Professional Jeweler Archive: Business Computing: You've Got E-Mail

March 2000

For Your Staff: Technology


Business Computing: You've Got E-Mail

E-mail is the Internet's killer application. Learning to manage it is an important part of every sales associate’s job


E-mail is the primary reason computer users go on-line, followed by research, according to a recent survey by Louis Harris & Associates. In fact, more than 1.6 billion e-mail messages are sent each day in the U.S., nearly three times the number of first-class postal mailings, says eMarketer, an Internet market research company in New York City.

It’s no wonder. E-mail is cheaper and faster than a letter, less intrusive than a phone call and more flexible than a fax. You can use e-mail on the job or at home 24 hours a day, exchanging text, photos, voice messages and even video. Such flexibility can help you stay in touch with customers, communicate with your boss and colleagues, and communicate with suppliers.

From Nothing to Necessity

The first e-mail message was sent less than 30 years ago. Today, for many, e-mail has become an indispensable business and personal communications medium. Chances are, though, you’re not using e-mail to its full potential.

These days it’s hard to keep up with all your incoming e-mail. Probably the most overlooked e-mail time-savers are filters and folders.

With popular e-mail programs such as Microsoft Outlook Express and Netscape Messenger, you can automatically filter messages from your boss or important clients into a folder called Urgent. When you fire up your e-mail program, go there first.

America Online lacks robust filtering, one reason it can make sense to graduate to a full-fledged Internet service provider. In addition, it sometimes makes sense to graduate from the free e-mail program that comes with your Web browser to a commercial e-mail client such as Eudora Pro (www.eudora.com). Among Eudora Pro’s useful features are sophisticated filtering, adeptness in managing multiple e-mail accounts and the ability to resend bounced messages quickly.

Special Services

Whatever e-mail program you prefer, you can use a free Web-based service such as Hotmail (www.hotmail.com) when you travel or when you need to keep your personal and business e-mail separate.

Services such as JFax (www.jfax.com) allow you to send and receive faxes and receive voicemail through your regular e-mail program. JFax also allows you to listen to your incoming e-mail over the phone, which can be useful when you’re away from a computer, though it’s unwieldy in managing lots of messages. Receiving faxes and voice messages via e-mail is free; other services are charged.

If you regularly send one e-mail message to many people – a store newsletter to customers, for example – check into a commercial bulk e-mail program such as MailKing (www.mailking.com). It works with your existing database and can be used to personalize messages. But don’t send unsolicited, untargeted bulk e-mail, called spam, or you’ll antagonize the very people you want to attract. Ask your customers’ permission before you send them any e-mail.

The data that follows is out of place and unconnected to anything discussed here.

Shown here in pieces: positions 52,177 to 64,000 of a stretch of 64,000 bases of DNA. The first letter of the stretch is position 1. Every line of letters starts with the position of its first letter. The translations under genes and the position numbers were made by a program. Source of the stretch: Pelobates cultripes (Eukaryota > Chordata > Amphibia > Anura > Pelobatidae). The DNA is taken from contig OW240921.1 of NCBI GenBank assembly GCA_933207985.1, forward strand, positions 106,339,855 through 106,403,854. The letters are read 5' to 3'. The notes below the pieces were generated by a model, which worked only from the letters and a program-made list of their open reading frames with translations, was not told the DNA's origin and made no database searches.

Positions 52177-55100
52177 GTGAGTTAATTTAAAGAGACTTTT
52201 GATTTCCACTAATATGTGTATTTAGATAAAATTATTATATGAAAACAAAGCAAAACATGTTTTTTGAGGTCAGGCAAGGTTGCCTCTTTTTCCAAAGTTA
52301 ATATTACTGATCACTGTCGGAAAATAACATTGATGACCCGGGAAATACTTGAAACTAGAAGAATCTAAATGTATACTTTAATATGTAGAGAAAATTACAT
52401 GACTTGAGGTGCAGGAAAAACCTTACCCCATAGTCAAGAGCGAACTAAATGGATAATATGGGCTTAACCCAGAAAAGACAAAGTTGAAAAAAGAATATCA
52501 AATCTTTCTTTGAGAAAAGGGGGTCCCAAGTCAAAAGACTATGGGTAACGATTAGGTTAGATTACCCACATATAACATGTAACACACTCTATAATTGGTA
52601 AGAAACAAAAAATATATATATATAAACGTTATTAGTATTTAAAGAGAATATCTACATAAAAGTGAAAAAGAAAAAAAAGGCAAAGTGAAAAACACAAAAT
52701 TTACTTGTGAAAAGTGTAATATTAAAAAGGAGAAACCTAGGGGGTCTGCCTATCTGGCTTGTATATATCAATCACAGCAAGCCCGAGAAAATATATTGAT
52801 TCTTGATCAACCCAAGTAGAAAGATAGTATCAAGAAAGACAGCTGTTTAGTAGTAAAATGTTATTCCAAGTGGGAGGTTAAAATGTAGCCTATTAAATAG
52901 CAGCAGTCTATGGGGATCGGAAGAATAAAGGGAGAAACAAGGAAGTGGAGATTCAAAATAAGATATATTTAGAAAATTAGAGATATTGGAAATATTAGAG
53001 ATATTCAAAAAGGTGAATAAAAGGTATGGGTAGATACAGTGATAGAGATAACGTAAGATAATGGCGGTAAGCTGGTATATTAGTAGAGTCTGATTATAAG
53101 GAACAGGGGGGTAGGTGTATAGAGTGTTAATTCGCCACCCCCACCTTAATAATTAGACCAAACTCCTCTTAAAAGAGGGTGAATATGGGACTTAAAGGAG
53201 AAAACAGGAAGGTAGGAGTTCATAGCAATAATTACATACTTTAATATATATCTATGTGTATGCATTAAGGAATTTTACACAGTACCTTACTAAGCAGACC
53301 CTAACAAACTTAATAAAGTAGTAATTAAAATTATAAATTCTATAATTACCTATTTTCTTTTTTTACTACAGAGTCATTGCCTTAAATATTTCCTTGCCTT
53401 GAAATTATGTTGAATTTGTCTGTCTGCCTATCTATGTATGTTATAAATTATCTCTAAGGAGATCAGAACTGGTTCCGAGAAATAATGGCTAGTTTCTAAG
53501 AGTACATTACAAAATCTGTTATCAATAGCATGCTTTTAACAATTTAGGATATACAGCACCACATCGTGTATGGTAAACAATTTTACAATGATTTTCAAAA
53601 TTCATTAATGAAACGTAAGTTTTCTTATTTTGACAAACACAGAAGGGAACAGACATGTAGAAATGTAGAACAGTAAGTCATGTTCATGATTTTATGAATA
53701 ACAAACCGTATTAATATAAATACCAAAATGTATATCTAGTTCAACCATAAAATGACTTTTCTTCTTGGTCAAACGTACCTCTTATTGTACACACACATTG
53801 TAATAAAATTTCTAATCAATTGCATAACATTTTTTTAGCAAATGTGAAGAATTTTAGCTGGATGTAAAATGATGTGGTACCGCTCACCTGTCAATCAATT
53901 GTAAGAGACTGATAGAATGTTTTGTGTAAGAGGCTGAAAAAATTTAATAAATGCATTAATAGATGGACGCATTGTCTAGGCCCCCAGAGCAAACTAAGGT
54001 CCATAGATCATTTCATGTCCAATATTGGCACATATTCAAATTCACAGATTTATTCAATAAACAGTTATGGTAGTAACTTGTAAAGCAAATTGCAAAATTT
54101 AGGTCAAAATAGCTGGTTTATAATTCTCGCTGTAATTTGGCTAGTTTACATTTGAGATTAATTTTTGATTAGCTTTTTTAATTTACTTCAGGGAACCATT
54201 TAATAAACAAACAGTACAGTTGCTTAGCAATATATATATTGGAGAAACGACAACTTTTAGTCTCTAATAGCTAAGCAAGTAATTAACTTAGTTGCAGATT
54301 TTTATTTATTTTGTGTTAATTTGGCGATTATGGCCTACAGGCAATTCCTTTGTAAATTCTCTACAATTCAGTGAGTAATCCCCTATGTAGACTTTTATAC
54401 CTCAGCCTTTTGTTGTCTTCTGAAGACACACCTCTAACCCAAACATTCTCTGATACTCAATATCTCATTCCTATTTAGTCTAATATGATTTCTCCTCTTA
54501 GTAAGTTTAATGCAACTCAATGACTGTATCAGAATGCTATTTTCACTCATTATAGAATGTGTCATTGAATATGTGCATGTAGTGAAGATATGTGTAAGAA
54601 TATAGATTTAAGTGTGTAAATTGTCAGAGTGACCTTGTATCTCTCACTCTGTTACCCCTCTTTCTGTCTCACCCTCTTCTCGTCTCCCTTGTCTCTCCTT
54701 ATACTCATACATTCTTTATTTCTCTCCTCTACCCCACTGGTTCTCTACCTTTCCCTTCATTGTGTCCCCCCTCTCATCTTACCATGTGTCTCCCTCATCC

For sending and receiving e-mail among the same group of people, consider a Web-based mailing-list service. One to consider is ONElist (www.onelist.com). It’s free and easier to use in creating and managing e-mail-based discussions than older services such as Listserv.

Guaranteed Delivery

E-mail may be fast, but it’s not always reliable. Web-based services such as CertifiedMail.com (certifiedmail.com) guarantee delivery of e-mail, which is useful when sending important business documents. Prices start at $10 per month for business use; personal use is free, though features are limited.

CertifiedMail.com also allows you to encrypt your e-mail to prevent others from reading it. And you can sign it digitally to assure your recipient it’s from you and not forged. You can do the same with your existing e-mail client using a program such as PGP Personal Privacy (www.mcafee.com).

You can attach photos and other files to e-mail messages, though many Internet service providers limit the size of these attachments. WhaleMail (www.whalemail.com) is a free service that allows you to use your Web browser to send attachments as large as 50 megabytes. This can be a real advantage for sales associates previewing new jewelry to their Web-savvy clients.

Greetings from Space

If you haven’t caught the Internet greeting card bug yet, you’re missing out on a money-saver. Web-based services such as Egreetings (www.egreetings.com) and Blue Mountain (www.bluemountain.com) allow you to send wired clients and associates personalized cards for birthdays, anniversaries and other occasions for free.

Finally, here are five quick tips for e-mailing in general:

  • Use descriptive subject lines.
  • Keep messages short, including quoted material.
  • Send messages as unformatted text without attachments when possible.
  • Copy only necessary people when responding to a group message.
  • Double-check who will receive your message before sending it.

Want to learn more about e-mail? Check out Everything E-Mail (www.everythingemail.net).

–by Reid Goldsborough

Reid Goldsborough is a syndicated columnist and author of the book Straight Talk About the Information Superhighway. Reach him at reidgold@netaxs.com or his Web site, members.home.net/reidgold.


Copyright © 2001 by Bond Communications